I need to view a video in "mp4" format with an accuracy of minutes, seconds and milliseconds for a specific task - analysis.

Operating system: macOS Catalina, version: 10.15.7

As I understand there are video players with milliseconds display only on windows, on Mac, alternatives and solutions could not be found. Maybe someone came across a similar question and was able to solve it. I have already tried to install the VLC player, but a certain plug-in is needed to open the ability to view in milliseconds, unfortunately I could not install such a plug-in on a Mac.macos video

This error occurs when trying to open the file:

enter image description here

The document "2020-12-24T09_20_45.375Z_LR_crf_26_deidentified.h.265.mp4" could not be opened.

The file isn't compatible with QuickTime Player.

  • Which ones have you checked? Saves us having to duplicate...
    – Solar Mike
    Commented Jan 10, 2021 at 12:21

4 Answers 4


If you have homebrew installed, you can install mpv (recommended) or IINA (based on mpv) which displays milliseconds.

If you do not have homebrew then you can install it by copying pasting the following in your terminal:

/bin/bash -c "$(curl -fsSL https://raw.githubusercontent.com/Homebrew/install/master/install.sh)"

Solution 1: Install mpv with the following command:

brew install mpv

mpv player supports url and a wide variety of video formats. That means you can play files locally as well as youtube or any other online video links straight from your terminal.

After installing mpv you can play your video file by going to the terminal and type:

mpv <Drag the file you want to play from finder and hit enter>

At the beginning when mpv will open, it will not show you milliseconds. You would have to click on top of the time for it to display milliseconds.

For details see: https://mpv.io/ and their git repo: https://github.com/mpv-player/mpv

Here is a screenshot of a non-copyright video playing from youtube with milliseconds displaying at the bottom:

enter image description here

Solution 2: Install iina with the following command:

brew install --cask iina

It should let you install version 1.1.2 which supports this feature.

You can choose the timestamp in miliseconds as shown in the following screenshot:

enter image description here

  • Why was it just downvoted, can someone explain ? It is perhaps better and indeed advisable to provide some explanation for improvements or submit an edit instead of unnecessarily downvoting, I reckon.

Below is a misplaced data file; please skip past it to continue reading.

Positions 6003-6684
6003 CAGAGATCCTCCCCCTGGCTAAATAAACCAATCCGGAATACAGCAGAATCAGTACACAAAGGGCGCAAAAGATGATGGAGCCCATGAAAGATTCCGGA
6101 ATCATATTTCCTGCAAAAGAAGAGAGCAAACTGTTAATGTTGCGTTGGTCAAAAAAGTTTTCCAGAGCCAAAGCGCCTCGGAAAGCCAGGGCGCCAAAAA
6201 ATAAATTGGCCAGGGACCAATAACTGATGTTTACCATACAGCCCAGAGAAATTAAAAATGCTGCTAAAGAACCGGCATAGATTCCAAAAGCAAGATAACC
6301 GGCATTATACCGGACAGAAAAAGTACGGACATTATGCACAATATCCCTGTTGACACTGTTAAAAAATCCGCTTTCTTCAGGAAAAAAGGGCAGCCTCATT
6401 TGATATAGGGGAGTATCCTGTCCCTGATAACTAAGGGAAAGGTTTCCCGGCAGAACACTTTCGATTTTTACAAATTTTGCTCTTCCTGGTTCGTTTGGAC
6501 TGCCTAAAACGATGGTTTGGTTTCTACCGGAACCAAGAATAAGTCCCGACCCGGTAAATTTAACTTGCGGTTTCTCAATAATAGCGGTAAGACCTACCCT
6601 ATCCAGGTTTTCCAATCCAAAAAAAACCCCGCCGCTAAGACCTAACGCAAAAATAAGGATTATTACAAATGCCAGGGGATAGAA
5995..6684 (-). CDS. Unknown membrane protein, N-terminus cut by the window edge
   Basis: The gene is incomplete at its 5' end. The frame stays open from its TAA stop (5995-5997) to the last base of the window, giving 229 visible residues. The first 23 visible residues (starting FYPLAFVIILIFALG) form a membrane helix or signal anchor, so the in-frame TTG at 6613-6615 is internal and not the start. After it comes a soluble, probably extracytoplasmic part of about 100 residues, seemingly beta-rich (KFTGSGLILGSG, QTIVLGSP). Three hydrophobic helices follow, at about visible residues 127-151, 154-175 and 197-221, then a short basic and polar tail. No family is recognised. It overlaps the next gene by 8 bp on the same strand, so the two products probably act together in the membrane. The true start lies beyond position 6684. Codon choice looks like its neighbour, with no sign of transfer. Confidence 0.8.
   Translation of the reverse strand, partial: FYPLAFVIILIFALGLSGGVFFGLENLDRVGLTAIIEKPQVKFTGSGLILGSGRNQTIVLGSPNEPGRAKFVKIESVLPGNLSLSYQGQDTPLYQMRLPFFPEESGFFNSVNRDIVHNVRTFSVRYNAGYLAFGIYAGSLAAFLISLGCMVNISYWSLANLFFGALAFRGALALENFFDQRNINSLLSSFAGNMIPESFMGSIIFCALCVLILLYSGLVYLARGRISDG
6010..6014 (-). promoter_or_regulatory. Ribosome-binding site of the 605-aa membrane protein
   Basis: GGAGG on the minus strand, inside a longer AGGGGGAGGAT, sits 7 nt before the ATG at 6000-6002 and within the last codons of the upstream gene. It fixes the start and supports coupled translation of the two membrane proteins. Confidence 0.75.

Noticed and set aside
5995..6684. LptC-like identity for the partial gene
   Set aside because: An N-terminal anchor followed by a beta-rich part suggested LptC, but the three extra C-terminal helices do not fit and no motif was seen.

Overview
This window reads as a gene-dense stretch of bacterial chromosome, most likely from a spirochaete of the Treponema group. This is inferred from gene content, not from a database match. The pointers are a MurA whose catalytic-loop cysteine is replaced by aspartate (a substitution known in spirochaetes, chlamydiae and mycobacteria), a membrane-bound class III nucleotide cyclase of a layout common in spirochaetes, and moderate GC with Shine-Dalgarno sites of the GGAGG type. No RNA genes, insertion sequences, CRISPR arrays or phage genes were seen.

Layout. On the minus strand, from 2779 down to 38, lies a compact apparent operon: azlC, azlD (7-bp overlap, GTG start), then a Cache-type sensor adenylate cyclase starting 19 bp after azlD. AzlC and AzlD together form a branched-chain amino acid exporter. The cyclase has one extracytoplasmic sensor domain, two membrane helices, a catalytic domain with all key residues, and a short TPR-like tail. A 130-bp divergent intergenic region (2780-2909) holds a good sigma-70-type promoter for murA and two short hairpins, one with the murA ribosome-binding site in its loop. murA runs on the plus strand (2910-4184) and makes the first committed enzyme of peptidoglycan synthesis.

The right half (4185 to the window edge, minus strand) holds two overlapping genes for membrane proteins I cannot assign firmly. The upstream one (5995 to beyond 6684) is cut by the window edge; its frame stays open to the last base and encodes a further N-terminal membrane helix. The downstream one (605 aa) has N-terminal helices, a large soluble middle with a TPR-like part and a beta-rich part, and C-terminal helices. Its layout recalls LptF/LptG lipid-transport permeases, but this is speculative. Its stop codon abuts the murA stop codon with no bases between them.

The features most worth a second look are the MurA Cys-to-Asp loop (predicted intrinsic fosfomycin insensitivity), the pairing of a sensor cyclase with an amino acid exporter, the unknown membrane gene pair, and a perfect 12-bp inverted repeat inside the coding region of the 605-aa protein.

– Rakib Fiha
    Commented Feb 11, 2021 at 12:41

You could open your video in QuickTime and use the trim view (Cmd+T) to see the milliseconds.

  • The fact is that QuickTime is not compatible with mp4 :(( Commented Jan 10, 2021 at 13:31
  • 2
    @EkaterinaAndreeva mp4 is one of the few formats that quicktime is compatible with
    – minseong
    Commented Jan 10, 2021 at 14:01
  • @theonlygusti When I try to run file 4, the player shows an error that the file is incompatible and cannot be run. Commented Jan 10, 2021 at 14:28
  • @EkaterinaAndreeva then the video is in an incompatible codec. You should install ffmpeg (brew install ffmpeg if you have Homebrew) and then ffmpeg -i your_video.mp4 output.mp4, then you can open output.mp4 in Quicktime and use TwlvSeconds' answer.
    – minseong
    Commented Jan 10, 2021 at 14:34
  • It looks like this rounds to centiseconds.
    – minseong
    Commented Jan 10, 2021 at 14:50

The open source app IINA (on GitHub) can show the time in milliseconds.

You can install it from its website or with Homebrew: brew install --cask iina.

To make it show milliseconds, right-click the current time at the side of the video's scrubbing bar. It will show a "Precision" drop down. Select milliseconds to see the timestamp with milliseconds.

enter image description here

enter image description here

  • I tried IINA 1.2 and It seems that this feature either isn't working or has been removed. There is a request for it going back to 2017: github.com/iina/iina/issues/1003
    – ThomasW
    Commented Dec 27, 2021 at 3:27
  • @ThomasW I have 1.2.0 Build 129 mpv 0.32.0 and it still works for me
    – minseong
    Commented Dec 27, 2021 at 10:15

You don’t strictly need milliseconds displayed. Your video has a video frame rate: 24, 30, 60, are standards. The standard SMPTE time code gives hour, min, sec, and frames. Divide the frame by the frame rate and that gives you the decimal seconds.

Unless the video was shot at a high frame rate — which even phones can do nowadays — you won’t actually have millisecond precision. So be careful to not misrepresent the actual precision — make the uncertainty clear.

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